- Chinese artist Ai Weiwei installs live webcams at his own home
- Mimicks 24-hour police surveillance since his arrest at Beijing airport last year
- Government has accused Ai of tax evasion, seeking payment of fines
- Ai is still facing tax evasion charges, brought by the government soon after his release
Chinese dissident and artist Ai Weiwei has turned the cameras on himself.
On the first anniversary of his arrest at Beijing airport, the internationally-renowned artist and outspoken government critic has installed live web cameras at his home, a wink to the 24-hour police surveillance he has been under since his release.
"In my life, there is so much surveillance and monitoring -- my phone, my computer ... Our office has been searched, I have been searched, every day I am being followed, there are surveillance cameras in front of my house," he said, in quotes carried by Agence France-Presse.
"So I was wondering, why don't I put some (cameras) in there so people can see all my activities. I can do that and I hope the other party (authorities) can also show some transparency."
Four cameras, positioned over his computer, bed, and courtyard, broadcast a 24-hour live feed at weiweicam.com.
Ai, 54, was on his way to Hong Kong last April when he was taken into custody and detained for three months amid a crackdown on political dissidents, activists and religious groups across China. Ai's Beijing studio was raided, and his wife and eight assistants were taken into custody for questioning.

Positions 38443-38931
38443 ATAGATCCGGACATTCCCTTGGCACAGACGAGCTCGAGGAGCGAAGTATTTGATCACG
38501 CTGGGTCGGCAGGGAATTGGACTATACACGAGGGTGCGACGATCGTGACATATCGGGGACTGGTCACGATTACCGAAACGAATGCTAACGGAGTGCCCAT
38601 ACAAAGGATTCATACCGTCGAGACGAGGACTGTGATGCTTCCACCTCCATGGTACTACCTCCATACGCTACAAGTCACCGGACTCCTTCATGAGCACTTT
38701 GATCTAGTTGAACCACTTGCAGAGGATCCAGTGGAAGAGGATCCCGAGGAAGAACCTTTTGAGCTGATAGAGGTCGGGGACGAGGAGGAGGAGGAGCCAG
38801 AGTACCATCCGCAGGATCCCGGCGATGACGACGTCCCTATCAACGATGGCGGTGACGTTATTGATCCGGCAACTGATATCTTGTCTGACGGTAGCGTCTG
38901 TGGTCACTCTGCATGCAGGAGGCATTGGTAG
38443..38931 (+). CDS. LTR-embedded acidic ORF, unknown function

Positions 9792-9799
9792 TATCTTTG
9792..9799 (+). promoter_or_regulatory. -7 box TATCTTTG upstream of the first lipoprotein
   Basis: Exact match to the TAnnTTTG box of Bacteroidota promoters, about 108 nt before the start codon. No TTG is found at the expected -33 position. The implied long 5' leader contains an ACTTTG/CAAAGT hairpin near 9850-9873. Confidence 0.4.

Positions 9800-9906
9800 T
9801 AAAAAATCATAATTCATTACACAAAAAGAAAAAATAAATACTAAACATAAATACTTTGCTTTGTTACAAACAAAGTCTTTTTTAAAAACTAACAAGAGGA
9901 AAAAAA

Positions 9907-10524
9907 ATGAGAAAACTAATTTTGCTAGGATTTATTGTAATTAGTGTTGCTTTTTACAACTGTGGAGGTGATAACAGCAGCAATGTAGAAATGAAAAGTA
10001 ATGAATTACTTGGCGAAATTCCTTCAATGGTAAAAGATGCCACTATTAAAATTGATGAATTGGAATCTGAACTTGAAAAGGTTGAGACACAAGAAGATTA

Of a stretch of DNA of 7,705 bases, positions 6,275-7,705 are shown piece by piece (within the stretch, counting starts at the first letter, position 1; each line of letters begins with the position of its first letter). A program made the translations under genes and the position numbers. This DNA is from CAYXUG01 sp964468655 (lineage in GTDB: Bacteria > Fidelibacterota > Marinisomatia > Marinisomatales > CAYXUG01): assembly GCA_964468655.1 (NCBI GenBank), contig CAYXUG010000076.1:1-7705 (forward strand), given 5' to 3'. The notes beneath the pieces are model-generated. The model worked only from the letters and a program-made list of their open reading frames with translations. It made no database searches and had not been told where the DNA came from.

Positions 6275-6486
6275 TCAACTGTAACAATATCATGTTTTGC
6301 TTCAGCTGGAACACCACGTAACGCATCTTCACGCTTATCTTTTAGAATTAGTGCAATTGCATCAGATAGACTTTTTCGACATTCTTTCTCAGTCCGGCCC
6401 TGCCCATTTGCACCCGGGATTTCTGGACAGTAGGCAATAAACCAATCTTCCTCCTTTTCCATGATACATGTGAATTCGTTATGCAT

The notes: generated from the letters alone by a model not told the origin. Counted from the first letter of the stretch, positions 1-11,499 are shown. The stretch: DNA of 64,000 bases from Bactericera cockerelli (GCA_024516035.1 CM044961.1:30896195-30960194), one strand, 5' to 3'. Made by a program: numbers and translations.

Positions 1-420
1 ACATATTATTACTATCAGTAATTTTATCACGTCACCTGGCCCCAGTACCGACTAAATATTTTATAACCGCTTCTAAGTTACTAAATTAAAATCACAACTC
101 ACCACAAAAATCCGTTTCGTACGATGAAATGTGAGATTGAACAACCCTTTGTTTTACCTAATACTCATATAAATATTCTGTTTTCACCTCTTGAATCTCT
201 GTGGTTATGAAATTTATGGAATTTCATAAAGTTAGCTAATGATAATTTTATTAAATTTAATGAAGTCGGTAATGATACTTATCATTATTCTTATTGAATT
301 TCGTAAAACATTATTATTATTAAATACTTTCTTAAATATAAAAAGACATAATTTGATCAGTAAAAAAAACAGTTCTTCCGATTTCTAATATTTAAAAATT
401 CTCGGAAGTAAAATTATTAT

Activists attributed the campaign to government concerns about potential uprisings inspired by the Arab Spring.
More than a month after taking him into custody, Beijing police told the state-run Xinhua news agency that Ai evaded a "huge amount" of taxes and that his company, Fake Cultural Development Ltd., intentionally destroyed accounting documents.
The government then initiated a tax evasion case against Ai's company, demanding RMB 15 million (US$ 2.4 million) in fines, charges he denies and which critics argue are politically-motivated.
The provocative artist, blogger, documentary filmmaker, and architect has a complicated relationship with the authorities.
Following the 2008 Sichuan earthquake, he created art installations to question the government's silence over the 5,000 schoolchildren killed, deaths some have attributed to substandard construction of schools.
He said he was beaten in 2009 by police officers in his hotel room as he prepared to testify at the trial of a fellow earthquake activist. However, he was allowed to fly to Munich, Germany soon afterward to exhibit his installation.
Ai also helped designed the iconic Bird's Nest stadium for the 2008 Beijing Olympics, but later renounced his role after feeling the games had become too politicized.
In November last year, he was briefly placed under house arrest to prevent him from attending a goodbye party he organized for his million-dollar studio in Shanghai after police ordered it demolished. Ai said that studio was built following government demands in the first place to enhance the city's cultural standing.
Ai has also embedded his Twitter feed on weiweicam.com, displaying a constant flow of netizen praise for his latest work. User @sunrrr wrote: "Ai Weiwei is always able to come up with wonderful ways to do wonderful things", while @katrinazaat tweeted "It's comforting to see you on the webcam. I admire your courage and persistence as an artist."